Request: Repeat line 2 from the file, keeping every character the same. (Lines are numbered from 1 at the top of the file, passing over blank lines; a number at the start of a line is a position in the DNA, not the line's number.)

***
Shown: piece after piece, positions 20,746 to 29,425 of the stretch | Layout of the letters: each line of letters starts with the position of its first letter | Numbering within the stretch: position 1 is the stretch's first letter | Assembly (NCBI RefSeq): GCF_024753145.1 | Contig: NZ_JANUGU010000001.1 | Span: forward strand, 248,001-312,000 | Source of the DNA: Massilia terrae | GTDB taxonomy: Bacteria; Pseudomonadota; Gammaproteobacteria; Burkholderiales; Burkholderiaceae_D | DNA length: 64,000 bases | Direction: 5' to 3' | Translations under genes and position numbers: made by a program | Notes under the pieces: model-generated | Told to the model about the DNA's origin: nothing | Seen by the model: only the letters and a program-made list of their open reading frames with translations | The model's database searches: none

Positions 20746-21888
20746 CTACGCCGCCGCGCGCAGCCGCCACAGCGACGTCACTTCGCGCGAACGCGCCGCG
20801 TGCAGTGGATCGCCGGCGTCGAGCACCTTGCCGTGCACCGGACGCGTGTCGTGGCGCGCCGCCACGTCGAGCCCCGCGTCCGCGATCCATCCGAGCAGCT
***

Positions 20746-21888